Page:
Know These Before Traveling to Taiwan
Taiwan is a beautiful place to visit. It is one of the most advanced countries in the world. Though it is crowded and confusing; it is not a daunting place to visit. People here are friendly and quite hospitable and appreciate foreign guests visiting their homeland. Here are a few things to keep in mind before travelling to Taiwan.
Food – Taiwan is one of the best culinary centers in the world. Some foods like Oyster Omelette, Steamed dumpling, Stinking Tofu, Crushed Iced desert, Taiwanese Meatballs are some distinct delicacies. This country is heaven for non-vegetarians and street food lovers. Vegetarian food can be found in Buddhist eateries. Taiwan is famous for its tea, especially the oolong tea and green tea.
Free Wi-Fi – Taiwan being a technologically advanced country offers free Wi-Fi to its visitors. Citizens and foreigners can make use of “iTaiwan” the freely available Wi-Fi network to keep themselves connected. It is a semi speed 1 MBPS connection. Citizens just need their local telephone number to connect to this Wi-Fi network. Tourists who generally have trouble purchasing local sim can visit the Taiwan Tourism Bureau and show their passport to get themselves connected.
Etiquette and superstitions – Tipping is usually not practiced in Taiwan, with the possible exception in a few places. Even the Taxis and drivers wouldn’t expect tips and usually return the exact change till the last dollar. Taiwanese people are often superstitious. For instance stabbing your chopsticks into the rice bowl is a reminiscent of incense sticks at a temple. Also, number 4 (pronounced si) is considered unlucky, and they relate it to death. They have a lot of taboos related to certain objects like umbrella that sounds like break-up and clock that sounds like “performing the last rites” in Mandarin.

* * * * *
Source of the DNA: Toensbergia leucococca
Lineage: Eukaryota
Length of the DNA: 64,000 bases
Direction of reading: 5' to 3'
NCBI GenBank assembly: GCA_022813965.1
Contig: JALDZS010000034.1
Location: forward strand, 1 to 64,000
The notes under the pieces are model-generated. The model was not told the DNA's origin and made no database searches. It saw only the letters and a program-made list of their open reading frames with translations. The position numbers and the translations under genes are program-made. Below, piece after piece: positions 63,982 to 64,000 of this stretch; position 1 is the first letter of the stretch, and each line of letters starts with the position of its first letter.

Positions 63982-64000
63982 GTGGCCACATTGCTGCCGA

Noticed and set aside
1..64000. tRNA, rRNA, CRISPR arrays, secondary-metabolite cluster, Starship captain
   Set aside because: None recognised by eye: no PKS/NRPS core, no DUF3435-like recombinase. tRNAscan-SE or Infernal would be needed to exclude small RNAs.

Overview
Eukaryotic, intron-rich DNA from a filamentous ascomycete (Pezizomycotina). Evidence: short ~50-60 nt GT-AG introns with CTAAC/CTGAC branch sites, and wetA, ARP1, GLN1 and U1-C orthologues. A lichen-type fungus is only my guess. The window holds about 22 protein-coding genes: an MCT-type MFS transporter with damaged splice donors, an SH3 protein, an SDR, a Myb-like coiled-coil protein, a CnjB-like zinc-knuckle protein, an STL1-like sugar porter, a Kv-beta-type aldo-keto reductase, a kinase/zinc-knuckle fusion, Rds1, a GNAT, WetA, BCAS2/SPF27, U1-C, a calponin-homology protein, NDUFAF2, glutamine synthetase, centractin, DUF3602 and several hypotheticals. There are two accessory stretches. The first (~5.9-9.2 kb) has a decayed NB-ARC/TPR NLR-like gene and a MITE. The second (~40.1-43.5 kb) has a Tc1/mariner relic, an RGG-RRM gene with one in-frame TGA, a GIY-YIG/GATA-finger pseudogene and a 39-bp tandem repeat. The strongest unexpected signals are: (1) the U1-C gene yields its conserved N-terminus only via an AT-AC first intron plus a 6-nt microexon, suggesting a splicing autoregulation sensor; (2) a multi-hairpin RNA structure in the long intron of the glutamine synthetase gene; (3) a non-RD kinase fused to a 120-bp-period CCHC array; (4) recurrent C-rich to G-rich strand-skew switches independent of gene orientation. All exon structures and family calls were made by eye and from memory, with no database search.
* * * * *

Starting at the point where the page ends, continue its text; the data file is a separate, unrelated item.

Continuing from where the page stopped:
Night markets – Taiwan is famous for its night street markets. Typically a noisy atmosphere with hawkers and vendors trying to sell clothes, consumer goods, Xiochi –meaning snacks and their special drinks. Most night markets have small restaurants which provide a number of Taiwan special delicacies. Night markets have become a major tourist attraction for foreign visitors. Some night markets also have carnival-style games that are not so commonly seen in the present days. Some famous night markets include Raohe Street Night Market, Shihlin Night Market, Fengjia Night Market and many more. To be precise, there are more than a hundred night markets in Taiwan
Taiwanese typhoons and monsoons – Taiwanese typhoons usually occur during the summer months, mainly from July to September. Taiwan has a subtropical monsoon climate and the best time to visit is autumn and winter.